The basic legal standard used to decide the constitutionality of nearly all federal and state laws, policies, or practices.
Under the rational basis test, the burden is on the party challenging a law, policy, or practice to show that it isn't rationally related to a legitimate government interest. This test is exceptionally deferential to the government, and extremely difficult for a challenger to satisfy. As a general rule, the rational basis test is applied to all laws, policies, and practices that don't involve suspect classifications or fundamental rights (which get strict scrutiny) or quasi-suspect classifications (which get intermediate scrutiny).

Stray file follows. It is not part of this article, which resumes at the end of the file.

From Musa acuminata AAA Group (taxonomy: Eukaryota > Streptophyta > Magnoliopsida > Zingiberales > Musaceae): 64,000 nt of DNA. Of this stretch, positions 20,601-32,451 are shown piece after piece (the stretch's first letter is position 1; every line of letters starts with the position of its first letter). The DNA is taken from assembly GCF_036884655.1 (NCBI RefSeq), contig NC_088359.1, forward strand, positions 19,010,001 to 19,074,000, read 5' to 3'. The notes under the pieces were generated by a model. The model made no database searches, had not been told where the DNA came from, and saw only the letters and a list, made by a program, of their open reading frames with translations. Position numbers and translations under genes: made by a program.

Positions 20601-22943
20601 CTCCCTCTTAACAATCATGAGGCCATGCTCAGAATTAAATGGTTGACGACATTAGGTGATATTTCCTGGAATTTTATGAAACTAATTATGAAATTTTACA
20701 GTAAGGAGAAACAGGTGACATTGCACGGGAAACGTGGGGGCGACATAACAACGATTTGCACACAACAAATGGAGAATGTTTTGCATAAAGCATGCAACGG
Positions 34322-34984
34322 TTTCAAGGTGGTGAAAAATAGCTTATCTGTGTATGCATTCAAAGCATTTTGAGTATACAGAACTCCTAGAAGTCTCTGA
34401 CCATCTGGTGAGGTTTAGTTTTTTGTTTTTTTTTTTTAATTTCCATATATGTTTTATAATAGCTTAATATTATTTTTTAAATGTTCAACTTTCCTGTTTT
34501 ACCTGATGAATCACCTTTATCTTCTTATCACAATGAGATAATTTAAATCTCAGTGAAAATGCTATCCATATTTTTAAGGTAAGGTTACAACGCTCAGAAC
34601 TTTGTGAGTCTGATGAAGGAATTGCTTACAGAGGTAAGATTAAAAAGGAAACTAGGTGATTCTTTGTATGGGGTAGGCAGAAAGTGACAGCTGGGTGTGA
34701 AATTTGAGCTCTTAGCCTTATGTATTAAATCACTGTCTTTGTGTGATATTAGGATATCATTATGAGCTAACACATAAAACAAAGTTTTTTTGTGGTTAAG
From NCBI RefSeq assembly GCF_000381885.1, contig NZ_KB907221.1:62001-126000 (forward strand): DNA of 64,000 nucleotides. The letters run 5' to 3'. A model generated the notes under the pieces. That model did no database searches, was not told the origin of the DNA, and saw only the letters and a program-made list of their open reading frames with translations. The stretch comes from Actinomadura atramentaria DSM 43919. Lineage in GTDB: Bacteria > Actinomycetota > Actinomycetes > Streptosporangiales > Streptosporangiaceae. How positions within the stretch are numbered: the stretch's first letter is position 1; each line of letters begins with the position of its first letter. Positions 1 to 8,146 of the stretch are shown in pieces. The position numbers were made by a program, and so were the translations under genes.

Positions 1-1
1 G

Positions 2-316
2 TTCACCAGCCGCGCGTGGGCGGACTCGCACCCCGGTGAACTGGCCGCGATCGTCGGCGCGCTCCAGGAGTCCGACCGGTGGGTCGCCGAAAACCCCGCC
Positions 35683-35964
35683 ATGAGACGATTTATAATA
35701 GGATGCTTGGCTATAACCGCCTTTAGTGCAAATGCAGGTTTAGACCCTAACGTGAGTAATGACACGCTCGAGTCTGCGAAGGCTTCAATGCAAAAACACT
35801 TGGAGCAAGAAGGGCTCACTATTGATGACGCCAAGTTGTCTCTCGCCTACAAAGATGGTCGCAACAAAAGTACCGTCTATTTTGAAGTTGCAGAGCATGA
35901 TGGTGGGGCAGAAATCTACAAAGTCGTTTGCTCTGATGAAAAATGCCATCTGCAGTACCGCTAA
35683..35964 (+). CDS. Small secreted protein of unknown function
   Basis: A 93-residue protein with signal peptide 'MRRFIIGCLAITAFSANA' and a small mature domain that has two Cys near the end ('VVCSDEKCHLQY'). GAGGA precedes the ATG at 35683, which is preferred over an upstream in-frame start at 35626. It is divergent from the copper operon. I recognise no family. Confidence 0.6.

For an example of the rational basis test, see City of New Orleans v. Dukes, 427 U.S. 297 (1976) (ordinance banning street vendors but grandfathering in certain vendors satisfied rational basis test).